In the fourth of a series of articles ahead of the 2016 LSE Africa Summit which will explore the themes of Challenging Conventions and Thinking Beyond Investment, Samuel Baker examines the potential technology has to boost Africa’s growth.
It is predicted that Africa’s population will peak at a quarter of the world’s population by 2050. Despite a rapidly growing population, there are some socio-economic factors that may pose challenges to the continent’s development, such as the gap between infrastructure and population growth. Strong infrastructure is the lifeblood of economic development because it attracts investment, ensures job opportunities, and increases output; thus, poor infrastructural development impedes economic growth.
Despite these challenges, Africa has a rare bright spot that is believed to be a potential game-changer: the technology wave. Some have argued that with an upward slope of the technology curve in Africa, the continent need not worry about infrastructural issues. Technological advancement has the potential to lift Africa’s growth on its own. Indeed, in some areas, technology in Africa is proven to work effectively beyond the impediments caused by a lack of proper infrastructure on the continent. But could it lead Africa’s next growth frontier?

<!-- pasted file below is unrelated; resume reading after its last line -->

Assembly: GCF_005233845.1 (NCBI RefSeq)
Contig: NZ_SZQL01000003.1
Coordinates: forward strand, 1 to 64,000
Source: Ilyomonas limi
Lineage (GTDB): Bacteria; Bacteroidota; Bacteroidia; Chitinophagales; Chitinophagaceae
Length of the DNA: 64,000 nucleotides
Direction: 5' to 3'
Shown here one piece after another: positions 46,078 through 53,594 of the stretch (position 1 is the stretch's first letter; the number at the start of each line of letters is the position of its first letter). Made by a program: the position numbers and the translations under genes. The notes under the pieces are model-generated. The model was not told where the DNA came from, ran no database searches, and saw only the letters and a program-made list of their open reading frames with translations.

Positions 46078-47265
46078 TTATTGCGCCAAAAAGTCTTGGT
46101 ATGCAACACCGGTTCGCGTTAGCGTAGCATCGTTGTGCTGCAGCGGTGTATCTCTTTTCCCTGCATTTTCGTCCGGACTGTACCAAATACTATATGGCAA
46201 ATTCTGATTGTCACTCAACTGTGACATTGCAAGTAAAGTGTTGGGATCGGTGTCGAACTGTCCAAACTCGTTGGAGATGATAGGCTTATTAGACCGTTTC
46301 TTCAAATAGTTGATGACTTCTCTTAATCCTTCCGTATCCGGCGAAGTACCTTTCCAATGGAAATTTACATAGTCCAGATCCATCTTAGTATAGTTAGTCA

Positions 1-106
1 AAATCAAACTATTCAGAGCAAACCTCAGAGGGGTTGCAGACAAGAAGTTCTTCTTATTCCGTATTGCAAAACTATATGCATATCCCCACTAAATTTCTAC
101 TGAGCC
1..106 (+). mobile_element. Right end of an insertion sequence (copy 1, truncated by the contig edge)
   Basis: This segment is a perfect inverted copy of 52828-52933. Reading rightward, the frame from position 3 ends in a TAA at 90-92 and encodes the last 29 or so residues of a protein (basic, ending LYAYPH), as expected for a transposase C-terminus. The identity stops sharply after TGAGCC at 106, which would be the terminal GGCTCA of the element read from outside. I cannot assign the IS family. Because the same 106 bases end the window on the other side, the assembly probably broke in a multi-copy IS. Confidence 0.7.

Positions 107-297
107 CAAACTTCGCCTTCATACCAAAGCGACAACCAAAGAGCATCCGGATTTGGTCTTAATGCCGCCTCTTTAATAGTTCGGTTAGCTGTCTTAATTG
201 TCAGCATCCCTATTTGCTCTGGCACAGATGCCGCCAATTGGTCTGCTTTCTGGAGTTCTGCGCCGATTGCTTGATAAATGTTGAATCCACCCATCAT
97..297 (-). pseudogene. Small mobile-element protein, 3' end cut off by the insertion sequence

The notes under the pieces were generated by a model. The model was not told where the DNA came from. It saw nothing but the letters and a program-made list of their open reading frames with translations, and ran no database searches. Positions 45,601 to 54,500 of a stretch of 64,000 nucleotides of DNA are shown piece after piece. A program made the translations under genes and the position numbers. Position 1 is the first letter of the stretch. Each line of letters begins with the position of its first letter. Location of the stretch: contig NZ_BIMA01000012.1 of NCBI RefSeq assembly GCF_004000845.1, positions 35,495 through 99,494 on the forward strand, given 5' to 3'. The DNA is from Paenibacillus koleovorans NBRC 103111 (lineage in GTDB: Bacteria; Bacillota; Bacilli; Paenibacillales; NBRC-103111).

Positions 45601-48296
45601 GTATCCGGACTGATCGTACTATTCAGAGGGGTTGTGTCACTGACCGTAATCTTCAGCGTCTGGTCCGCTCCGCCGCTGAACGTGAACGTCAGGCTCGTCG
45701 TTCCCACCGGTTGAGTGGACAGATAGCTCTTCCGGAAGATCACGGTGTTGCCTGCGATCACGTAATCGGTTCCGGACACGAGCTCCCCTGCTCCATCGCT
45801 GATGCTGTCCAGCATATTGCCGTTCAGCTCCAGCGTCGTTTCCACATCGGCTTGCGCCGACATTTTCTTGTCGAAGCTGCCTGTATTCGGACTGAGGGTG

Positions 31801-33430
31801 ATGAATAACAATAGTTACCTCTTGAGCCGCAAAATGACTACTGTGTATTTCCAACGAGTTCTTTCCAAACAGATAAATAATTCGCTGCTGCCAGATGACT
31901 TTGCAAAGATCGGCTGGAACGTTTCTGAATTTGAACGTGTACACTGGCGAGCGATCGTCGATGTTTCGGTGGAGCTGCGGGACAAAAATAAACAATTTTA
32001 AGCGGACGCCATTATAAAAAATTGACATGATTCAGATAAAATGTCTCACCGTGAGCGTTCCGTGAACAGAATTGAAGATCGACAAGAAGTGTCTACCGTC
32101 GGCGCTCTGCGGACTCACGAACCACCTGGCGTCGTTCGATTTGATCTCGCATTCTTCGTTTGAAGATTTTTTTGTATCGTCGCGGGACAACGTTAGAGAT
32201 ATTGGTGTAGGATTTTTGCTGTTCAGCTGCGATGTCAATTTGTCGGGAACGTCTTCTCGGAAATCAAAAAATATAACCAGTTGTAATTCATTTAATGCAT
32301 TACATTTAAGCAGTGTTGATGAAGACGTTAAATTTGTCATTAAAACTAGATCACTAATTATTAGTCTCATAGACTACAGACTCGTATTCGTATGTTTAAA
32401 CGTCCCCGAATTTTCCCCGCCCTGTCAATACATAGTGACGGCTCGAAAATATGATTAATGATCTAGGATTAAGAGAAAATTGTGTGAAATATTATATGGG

Mobile money services have encouraged financial inclusion which was a long-term challenge for Africa. Africa’s unbanked population has been supported to get access to financial services, helping households to save and obtain loans or credit at lower costs. Despite poor infrastructure to support a proper banking system, financial services across Africa have flourished as a result of mobile technology. Tech start-ups mostly established by young Africans are capitalising on this technology while mimicking the Silicon Valley model to create solutions tailored to the African market. This is now creating employment opportunities, boosting demand, and increasing consumption.
This trend has piqued the interest of many venture capitalists and private equity investors and it is now predicted that venture capital to Africa will rise to US$608m in 2018. Increased uptake in mobile technology has also attracted many people to social media which is consistently changing Africa’s political space. Easy and quick access to reliable information through social media platforms prompts many Africans within and outside the continent to actively engage in politics, ensuring transparency and accountability across governments. As transparency and accountability improve in Africa, the longstanding risk attached to the continent for its lack of rule of law is expected to fade away gradually, prompting many investment opportunities and therefore boosting economic growth.